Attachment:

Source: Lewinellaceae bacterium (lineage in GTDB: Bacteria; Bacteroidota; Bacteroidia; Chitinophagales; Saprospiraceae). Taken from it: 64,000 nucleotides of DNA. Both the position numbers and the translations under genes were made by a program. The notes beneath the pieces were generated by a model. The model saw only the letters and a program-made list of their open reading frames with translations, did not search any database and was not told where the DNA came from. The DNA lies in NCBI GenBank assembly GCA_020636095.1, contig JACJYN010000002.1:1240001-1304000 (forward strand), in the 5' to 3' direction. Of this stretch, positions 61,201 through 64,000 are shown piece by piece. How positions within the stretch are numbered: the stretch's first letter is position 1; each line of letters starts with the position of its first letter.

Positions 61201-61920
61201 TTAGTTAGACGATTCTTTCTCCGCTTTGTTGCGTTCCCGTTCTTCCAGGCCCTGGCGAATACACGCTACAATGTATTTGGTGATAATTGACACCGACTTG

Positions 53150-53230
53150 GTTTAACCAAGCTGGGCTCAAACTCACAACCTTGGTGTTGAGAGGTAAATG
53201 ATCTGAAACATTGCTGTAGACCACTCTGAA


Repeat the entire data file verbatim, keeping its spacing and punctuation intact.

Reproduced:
Source: Lewinellaceae bacterium (lineage in GTDB: Bacteria; Bacteroidota; Bacteroidia; Chitinophagales; Saprospiraceae). Taken from it: 64,000 nucleotides of DNA. Both the position numbers and the translations under genes were made by a program. The notes beneath the pieces were generated by a model. The model saw only the letters and a program-made list of their open reading frames with translations, did not search any database and was not told where the DNA came from. The DNA lies in NCBI GenBank assembly GCA_020636095.1, contig JACJYN010000002.1:1240001-1304000 (forward strand), in the 5' to 3' direction. Of this stretch, positions 61,201 through 64,000 are shown piece by piece. How positions within the stretch are numbered: the stretch's first letter is position 1; each line of letters starts with the position of its first letter.

Positions 61201-61920
61201 TTAGTTAGACGATTCTTTCTCCGCTTTGTTGCGTTCCCGTTCTTCCAGGCCCTGGCGAATACACGCTACAATGTATTTGGTGATAATTGACACCGACTTG

Positions 53150-53230
53150 GTTTAACCAAGCTGGGCTCAAACTCACAACCTTGGTGTTGAGAGGTAAATG
53201 ATCTGAAACATTGCTGTAGACCACTCTGAA